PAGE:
If this is true, What if we imagine her striding into someone else’s home and advancing to the front of the line because that’s where she’s used to being? What if she doesn’t even have to assert her privilege? What if her privilege is so ingrained that it has become invisible to her? Just like at the market, people part to let her pass. Just like at the local restaurant, where every wait person in the place scrambles to find a place in their section for her to sit. Everyone knows who she is, and how many resources she has at her disposal. And it matters. To everybody in the room. And so when she enters and bows respectfully to Jesus and implores him to help her ailing child, no one can believe their eyes. Here’s a high-society dama, bowing to a traveling Jewish preacher! And the only one who isn’t impressed is Jesus.
“Sorry,” Jesus says, “Take a number. I’m sort of busy helping these people I care about, and low-lifes like you aren’t really at the top of my list.”
The whole place gasps. Does Jesus have any idea who he’s talking to? Does he not care that one word from this dama could undo his ministry in this whole county?
It’s a tense moment while she assesses the man who’s just insulted her. She collects herself, and says “yes, but even low-lifes get scraps from the soup kitchen!”
And suddenly, Jesus is moved. He’s seems genuinely impressed with her humility. And in that moment, a miraculous transformation occurs: in that blink of Jesus’ eye, the dama is transformed before everyone’s eyes into a madre! She has counted the cost and decided that the well-being of her daughter is worth the risk to her own reputation, that securing her daughter’s wholeness is more important than maintaining her social status. She has stepped down from her pedestal, stooped from her high place. She has acknowledged her need...for Jesus.
Now here’s what I suspect. I suspect that we’ve all got a little dama in us. We’ve all got streaks of vanity. We’ve all got some area or other where we enjoy a privilege that we’d just as soon not name out loud. Even we pastors aren’t immune. How many of us have gotten a discount on some good or service from somebody who just loves “taking care of the preacher?” Or gotten to sit at a place of honor at some important event because the prefix Reverend is attached to our name? And it’s not all just public privilege either--the stuff that’s obvious to everybody. What preacher hasn’t gone on vacation and attended a worship service only to walk smugly out of the service thinking: “At least I preach better than that guy?”
Y’all know, don’t you, that story about the Methodist preacher’s kid who went to the nearby Lutheran college? Turns out chapel was mandatory. And when he came back home for Christmas break, this preacher’s kid had all kinds of things to say about how the Methodist Church he been obliged to attend all his life didn’t measure up to the fine liturgical tradition he was being exposed to at college. His father listened patiently as the son noted how the Lutheran pastor crossed knelt to pray and made the sign of the cross afterward. And how the coffee served at the Lutheran coffee hour was fair-trade, Equal Exchange AND rainforest certified! It was the coffee Jesus himself must have drunk! And oh how he went on about how the Lutherans used real wine in their service instead of Welch’s grape juice. The poor Methodist preacher took about as much of his son’s wisdom as he could, until finally, at Christmas dinner, he couldn’t help himself. “Lord,” he prayed aloud over the family meal, “thank you for coming to us as a little child. Thank you for forgiving us. Thank you for the promise of heaven. And if you decide in your wisdom we Methodists are not fit for heaven, Lord, at least take us as far as the Lutheran college!”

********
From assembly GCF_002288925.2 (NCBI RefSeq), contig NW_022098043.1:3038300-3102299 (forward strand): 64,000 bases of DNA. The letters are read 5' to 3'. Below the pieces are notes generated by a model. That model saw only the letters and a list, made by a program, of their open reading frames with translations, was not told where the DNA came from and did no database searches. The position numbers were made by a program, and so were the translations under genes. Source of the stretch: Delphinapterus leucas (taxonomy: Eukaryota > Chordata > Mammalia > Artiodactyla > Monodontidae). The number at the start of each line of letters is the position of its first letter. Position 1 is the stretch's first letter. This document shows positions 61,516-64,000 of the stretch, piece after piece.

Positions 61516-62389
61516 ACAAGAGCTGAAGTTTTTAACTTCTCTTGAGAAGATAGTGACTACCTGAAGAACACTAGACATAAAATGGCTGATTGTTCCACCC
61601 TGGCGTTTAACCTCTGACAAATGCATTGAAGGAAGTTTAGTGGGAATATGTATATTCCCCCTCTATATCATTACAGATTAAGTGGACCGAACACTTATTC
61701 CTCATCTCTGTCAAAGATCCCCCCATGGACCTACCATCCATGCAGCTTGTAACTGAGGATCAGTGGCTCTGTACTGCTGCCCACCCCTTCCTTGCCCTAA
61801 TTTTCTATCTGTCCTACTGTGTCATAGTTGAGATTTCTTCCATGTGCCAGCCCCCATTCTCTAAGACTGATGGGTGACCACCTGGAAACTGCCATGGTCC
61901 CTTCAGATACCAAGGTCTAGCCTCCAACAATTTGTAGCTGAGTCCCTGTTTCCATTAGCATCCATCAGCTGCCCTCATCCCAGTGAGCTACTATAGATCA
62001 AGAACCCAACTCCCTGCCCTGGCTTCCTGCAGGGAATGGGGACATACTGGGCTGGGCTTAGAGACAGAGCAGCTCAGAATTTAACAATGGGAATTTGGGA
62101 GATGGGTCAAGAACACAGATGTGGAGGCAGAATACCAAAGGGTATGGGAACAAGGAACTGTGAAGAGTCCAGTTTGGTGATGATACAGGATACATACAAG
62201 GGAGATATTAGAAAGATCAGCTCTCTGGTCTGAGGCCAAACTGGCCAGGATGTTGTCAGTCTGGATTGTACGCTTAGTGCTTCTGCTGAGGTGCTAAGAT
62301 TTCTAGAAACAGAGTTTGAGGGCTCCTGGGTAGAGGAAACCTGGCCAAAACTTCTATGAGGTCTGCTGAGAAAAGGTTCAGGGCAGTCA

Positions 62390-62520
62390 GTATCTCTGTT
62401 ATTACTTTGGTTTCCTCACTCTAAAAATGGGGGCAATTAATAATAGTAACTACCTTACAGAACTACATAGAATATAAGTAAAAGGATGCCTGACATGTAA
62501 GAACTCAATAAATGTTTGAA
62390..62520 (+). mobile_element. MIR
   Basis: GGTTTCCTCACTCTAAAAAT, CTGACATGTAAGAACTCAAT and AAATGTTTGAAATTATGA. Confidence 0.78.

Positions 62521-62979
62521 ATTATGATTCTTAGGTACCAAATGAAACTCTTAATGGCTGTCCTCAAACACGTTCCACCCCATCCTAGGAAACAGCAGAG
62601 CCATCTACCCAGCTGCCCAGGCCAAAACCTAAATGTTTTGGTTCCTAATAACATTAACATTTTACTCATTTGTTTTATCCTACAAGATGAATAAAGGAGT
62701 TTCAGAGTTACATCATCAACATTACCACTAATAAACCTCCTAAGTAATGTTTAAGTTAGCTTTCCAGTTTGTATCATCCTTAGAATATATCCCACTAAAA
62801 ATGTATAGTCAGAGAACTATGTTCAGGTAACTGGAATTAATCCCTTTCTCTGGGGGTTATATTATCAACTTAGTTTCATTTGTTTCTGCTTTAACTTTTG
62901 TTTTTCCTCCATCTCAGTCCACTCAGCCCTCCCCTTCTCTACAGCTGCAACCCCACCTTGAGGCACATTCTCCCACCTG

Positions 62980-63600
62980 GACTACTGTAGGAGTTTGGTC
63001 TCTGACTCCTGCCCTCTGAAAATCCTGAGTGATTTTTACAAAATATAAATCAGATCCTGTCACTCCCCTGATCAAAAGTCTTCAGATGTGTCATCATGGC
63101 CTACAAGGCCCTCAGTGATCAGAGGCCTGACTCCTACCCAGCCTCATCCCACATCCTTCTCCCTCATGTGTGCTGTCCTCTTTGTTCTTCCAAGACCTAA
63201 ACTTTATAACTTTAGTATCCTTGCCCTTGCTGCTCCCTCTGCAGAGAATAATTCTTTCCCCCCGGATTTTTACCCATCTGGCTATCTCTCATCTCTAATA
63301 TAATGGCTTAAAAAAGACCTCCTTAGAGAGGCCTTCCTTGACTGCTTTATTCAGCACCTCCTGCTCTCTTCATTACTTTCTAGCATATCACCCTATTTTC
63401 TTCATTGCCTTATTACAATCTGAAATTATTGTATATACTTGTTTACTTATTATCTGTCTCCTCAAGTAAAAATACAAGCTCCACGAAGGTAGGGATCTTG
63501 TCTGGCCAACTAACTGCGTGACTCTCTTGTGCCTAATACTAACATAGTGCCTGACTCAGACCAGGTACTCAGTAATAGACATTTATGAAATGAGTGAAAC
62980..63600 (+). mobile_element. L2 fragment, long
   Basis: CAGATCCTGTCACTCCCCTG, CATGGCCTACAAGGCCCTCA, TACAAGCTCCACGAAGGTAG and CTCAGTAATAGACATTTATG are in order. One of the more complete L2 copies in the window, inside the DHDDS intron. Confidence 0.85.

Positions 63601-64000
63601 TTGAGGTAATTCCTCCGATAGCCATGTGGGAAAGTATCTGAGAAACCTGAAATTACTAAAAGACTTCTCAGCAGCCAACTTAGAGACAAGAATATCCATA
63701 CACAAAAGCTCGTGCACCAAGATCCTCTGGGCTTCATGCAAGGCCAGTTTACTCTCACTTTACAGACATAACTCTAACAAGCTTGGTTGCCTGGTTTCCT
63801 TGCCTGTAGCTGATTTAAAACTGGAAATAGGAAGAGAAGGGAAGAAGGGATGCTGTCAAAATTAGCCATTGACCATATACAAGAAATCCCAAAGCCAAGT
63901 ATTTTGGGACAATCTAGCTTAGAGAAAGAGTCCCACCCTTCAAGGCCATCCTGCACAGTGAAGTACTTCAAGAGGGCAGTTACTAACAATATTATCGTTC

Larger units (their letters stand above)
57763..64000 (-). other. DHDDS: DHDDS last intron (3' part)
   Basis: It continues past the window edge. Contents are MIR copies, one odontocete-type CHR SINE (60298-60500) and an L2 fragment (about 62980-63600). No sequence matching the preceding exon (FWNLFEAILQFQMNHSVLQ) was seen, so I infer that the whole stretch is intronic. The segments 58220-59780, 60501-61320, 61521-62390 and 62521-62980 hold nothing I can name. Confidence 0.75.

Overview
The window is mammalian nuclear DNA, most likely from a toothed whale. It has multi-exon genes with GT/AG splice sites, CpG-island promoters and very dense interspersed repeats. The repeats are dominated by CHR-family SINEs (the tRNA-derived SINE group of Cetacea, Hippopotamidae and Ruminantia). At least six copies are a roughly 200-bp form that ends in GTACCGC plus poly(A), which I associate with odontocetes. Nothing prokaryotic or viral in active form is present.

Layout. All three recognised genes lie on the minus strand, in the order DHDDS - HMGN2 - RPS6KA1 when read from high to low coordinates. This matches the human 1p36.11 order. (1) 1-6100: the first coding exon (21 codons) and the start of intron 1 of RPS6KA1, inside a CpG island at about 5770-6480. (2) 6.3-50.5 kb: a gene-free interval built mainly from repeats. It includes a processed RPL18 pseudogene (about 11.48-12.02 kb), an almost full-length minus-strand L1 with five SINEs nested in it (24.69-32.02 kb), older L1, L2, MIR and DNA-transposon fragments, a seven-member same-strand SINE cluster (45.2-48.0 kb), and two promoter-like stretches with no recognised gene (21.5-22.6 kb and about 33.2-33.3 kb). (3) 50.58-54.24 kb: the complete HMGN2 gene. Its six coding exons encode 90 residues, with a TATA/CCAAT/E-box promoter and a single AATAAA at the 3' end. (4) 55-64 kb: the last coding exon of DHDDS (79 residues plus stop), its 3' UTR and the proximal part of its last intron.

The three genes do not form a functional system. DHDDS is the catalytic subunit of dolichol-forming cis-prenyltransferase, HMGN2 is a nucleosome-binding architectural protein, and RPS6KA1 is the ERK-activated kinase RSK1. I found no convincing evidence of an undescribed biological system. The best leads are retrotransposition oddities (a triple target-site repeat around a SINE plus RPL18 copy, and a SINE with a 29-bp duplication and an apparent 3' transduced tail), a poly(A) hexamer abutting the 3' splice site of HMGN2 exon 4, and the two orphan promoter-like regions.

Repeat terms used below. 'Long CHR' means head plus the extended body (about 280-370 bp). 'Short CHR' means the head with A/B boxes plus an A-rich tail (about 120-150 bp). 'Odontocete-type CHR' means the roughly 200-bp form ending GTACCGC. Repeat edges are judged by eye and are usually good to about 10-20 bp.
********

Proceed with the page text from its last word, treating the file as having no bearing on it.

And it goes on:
No matter what we wear, no matter our salary or our social status, we can always identify someone who’s beneath us. Someone we can be thankful we’re not. And by the end ofthis story, at least as I’ve imagined it, no one in that house that day wants to trade places with this humbled, humiliated woman.
And that is precisely the moment that Jesus looks with compassion upon her at her and grants her request. Jesus says yes to the powerful woman who has bent low. He says yes to the mother whose love has triumphed over her ego. He says yes to the dama who, for love’s sake, has become a madre.
And isn’t that reassuring, for those of us who are damas to one degree or another?
I tell you one other thing I’ve become convinced of. Just like we all have a little dama in us, we’ve also all got some madre in us. And yes, guys, I’m talking to you, too. We’ve all got losses, wounds, sufferings. We’ve all endured injustice of one kind or another. And we’ve all cried out to God asking for things to be set right. For the tumor to shrink. For trust to be restored. For kindness to uproot cruelty. We all yearn for what is broken to be made whole.
And when we do, we look up and there is our merciful Judge, Jesus. Whose word, we are told, is sharper than any two-edged sword, piercing until it divides soul from spirit...able to judge the thoughts and intentions of the heart.
And even the crumbs from our Lord’s table are sufficient to restore us. Even the hem of his garment is enough to heal. How gloriously good it is that we have the honor of feasting as children--Sunday after Sunday, week after week, season after season! Come, then, beloved children of God. Come Damas! Come Madres! Feast at the table. Receive the broken body that promises wholeness to all!